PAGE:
Malaysia is the latest country to implement a Bitcoin-like currency.
The country’s central bank said it will introduce a cryptocurrency to cover all domestic and foreign transactions starting from December 1.
The central bank also announced it will issue Bitcoin-denominated bank notes and will start to issue Bitcoin ATM’s, too.
The move follows a similar move in Indonesia, which started offering Bitcoin-based ATMs in October.
Malaysia’s announcement comes a month after Malaysia’s central banks first introduced a Bitcoin exchange for foreign exchange.
The new cryptocurrency, dubbed MBC, will be used for domestic transactions as well as overseas transactions, and will be backed by the Malaysian Reserve Bank.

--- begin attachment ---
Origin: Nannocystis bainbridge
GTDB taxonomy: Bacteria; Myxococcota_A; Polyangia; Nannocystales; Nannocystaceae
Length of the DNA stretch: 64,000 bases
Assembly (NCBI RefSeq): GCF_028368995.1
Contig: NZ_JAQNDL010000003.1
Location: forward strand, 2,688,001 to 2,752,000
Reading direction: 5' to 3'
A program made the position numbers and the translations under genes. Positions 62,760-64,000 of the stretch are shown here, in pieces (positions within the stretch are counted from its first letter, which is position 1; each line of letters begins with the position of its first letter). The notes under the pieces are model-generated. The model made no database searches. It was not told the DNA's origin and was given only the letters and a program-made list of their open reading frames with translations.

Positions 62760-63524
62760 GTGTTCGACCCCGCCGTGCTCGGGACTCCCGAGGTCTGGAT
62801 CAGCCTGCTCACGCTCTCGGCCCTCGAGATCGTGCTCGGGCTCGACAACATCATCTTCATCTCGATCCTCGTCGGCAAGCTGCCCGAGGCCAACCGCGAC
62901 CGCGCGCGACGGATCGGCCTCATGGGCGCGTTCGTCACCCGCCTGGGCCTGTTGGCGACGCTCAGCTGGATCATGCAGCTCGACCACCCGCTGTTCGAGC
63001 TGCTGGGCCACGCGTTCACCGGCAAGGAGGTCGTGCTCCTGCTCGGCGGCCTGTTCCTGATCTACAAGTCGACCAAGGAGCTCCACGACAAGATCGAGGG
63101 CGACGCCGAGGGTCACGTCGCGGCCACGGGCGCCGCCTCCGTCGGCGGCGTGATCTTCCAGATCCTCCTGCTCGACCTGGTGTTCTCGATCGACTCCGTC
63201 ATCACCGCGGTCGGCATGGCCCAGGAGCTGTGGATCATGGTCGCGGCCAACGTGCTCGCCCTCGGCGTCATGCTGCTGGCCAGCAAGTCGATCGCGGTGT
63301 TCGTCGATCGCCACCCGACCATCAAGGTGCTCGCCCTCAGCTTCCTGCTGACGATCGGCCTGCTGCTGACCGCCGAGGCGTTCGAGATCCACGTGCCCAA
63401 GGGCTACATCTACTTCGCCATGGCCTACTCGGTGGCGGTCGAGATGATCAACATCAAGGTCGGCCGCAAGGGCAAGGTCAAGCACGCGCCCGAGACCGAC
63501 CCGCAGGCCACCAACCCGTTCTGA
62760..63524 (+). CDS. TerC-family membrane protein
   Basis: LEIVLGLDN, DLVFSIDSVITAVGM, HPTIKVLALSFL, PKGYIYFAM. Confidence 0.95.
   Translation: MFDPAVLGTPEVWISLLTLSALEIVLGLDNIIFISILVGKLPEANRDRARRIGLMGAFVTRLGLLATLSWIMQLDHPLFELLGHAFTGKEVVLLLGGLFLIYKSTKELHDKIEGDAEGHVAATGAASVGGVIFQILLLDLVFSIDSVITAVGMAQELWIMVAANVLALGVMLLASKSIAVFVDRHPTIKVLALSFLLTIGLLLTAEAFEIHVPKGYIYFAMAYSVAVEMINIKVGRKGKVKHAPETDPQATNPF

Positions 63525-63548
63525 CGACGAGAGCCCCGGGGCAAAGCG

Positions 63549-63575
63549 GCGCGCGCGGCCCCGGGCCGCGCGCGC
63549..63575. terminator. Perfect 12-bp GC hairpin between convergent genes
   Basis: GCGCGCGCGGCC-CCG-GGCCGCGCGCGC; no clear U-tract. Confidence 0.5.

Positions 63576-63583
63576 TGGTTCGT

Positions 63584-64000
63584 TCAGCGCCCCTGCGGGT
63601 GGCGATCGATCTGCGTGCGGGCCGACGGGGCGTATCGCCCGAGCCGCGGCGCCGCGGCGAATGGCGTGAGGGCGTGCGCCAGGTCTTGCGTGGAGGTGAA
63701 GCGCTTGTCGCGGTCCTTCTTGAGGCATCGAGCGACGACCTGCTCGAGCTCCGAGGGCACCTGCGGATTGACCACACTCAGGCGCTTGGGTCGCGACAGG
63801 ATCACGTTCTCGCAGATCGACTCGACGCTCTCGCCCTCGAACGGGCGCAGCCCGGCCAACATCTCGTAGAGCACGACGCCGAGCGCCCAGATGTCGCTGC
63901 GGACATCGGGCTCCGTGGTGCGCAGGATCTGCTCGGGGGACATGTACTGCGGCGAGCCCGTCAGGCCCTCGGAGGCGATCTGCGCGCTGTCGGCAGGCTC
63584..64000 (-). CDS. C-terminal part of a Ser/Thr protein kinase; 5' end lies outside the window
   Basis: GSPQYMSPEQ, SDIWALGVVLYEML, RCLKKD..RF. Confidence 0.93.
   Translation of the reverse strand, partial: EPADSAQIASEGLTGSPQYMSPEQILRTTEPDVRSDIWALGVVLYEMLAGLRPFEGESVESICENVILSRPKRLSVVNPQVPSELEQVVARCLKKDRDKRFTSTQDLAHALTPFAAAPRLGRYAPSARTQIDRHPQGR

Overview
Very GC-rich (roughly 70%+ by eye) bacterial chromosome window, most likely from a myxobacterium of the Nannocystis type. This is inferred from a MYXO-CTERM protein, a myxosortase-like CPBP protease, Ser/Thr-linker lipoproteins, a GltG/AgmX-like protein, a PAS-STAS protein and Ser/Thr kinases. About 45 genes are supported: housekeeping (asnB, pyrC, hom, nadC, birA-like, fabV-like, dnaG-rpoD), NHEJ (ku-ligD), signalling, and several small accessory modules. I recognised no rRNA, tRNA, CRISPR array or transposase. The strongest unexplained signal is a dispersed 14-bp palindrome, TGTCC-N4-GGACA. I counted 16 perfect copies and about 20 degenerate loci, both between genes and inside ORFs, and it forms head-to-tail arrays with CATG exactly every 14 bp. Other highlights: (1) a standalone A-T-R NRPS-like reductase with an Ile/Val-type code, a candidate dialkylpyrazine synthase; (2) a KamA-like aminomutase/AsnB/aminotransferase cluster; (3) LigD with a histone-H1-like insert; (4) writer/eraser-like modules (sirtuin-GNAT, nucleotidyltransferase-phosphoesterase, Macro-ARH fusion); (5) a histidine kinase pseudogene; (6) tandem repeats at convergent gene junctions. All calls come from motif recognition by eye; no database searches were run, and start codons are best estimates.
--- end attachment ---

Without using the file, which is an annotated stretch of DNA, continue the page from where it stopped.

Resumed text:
Bitcoin is the most widely traded virtual currency, which has risen more than 200 percent over the past year.
Its value has surged as more people around the world use it to buy and sell goods and services.
Its growth is also a boon for Bitcoin-focused companies, as the digital currency has helped them scale faster and more efficiently.
Bitcoin is not a currency.
It is not backed by any government, central bank or central bank.
Bitcoin exchanges in Malaysia have been providing services since at least April, and the central bank has set up an office to oversee the new currency.
But the move was prompted by the country’s government’s decision to introduce a new currency, the Malaysian Dirham, which will be pegged to the value of the Malaysian Ringgit, a popular Malaysian currency.
That peg is a sign of the countrys commitment to Bitcoin, and has helped it attract more users to the currency.
For more news from Asia and the Pacific, subscribe to Newsweek’s newsletter here.